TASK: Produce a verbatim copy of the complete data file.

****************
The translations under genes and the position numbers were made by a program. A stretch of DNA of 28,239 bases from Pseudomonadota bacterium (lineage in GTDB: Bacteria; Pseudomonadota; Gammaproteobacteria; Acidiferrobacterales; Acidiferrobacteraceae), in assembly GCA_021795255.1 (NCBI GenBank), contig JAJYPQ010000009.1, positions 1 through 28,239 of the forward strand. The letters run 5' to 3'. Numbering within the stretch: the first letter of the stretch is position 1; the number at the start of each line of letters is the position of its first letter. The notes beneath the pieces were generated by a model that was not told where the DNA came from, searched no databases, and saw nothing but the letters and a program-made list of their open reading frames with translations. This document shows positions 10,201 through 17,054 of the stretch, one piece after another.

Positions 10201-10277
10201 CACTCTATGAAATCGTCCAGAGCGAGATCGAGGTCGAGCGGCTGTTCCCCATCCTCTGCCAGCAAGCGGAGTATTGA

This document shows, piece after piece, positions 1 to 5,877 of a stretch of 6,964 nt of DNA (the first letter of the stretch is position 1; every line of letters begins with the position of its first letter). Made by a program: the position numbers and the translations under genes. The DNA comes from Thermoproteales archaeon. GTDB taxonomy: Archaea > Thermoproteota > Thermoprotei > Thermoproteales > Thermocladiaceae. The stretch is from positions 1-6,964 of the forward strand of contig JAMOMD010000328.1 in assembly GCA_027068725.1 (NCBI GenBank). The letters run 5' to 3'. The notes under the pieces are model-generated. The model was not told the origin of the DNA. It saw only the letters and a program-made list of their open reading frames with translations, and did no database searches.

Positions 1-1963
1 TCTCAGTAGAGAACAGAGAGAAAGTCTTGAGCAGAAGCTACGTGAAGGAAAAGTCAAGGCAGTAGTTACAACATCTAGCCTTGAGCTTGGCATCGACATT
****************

The translations under genes and the position numbers were made by a program. A stretch of DNA of 28,239 bases from Pseudomonadota bacterium (lineage in GTDB: Bacteria; Pseudomonadota; Gammaproteobacteria; Acidiferrobacterales; Acidiferrobacteraceae), in assembly GCA_021795255.1 (NCBI GenBank), contig JAJYPQ010000009.1, positions 1 through 28,239 of the forward strand. The letters run 5' to 3'. Numbering within the stretch: the first letter of the stretch is position 1; the number at the start of each line of letters is the position of its first letter. The notes beneath the pieces were generated by a model that was not told where the DNA came from, searched no databases, and saw nothing but the letters and a program-made list of their open reading frames with translations. This document shows positions 10,201 through 17,054 of the stretch, one piece after another.

Positions 10201-10277
10201 CACTCTATGAAATCGTCCAGAGCGAGATCGAGGTCGAGCGGCTGTTCCCCATCCTCTGCCAGCAAGCGGAGTATTGA

This document shows, piece after piece, positions 1 to 5,877 of a stretch of 6,964 nt of DNA (the first letter of the stretch is position 1; every line of letters begins with the position of its first letter). Made by a program: the position numbers and the translations under genes. The DNA comes from Thermoproteales archaeon. GTDB taxonomy: Archaea > Thermoproteota > Thermoprotei > Thermoproteales > Thermocladiaceae. The stretch is from positions 1-6,964 of the forward strand of contig JAMOMD010000328.1 in assembly GCA_027068725.1 (NCBI GenBank). The letters run 5' to 3'. The notes under the pieces are model-generated. The model was not told the origin of the DNA. It saw only the letters and a program-made list of their open reading frames with translations, and did no database searches.

Positions 1-1963
1 TCTCAGTAGAGAACAGAGAGAAAGTCTTGAGCAGAAGCTACGTGAAGGAAAAGTCAAGGCAGTAGTTACAACATCTAGCCTTGAGCTTGGCATCGACATT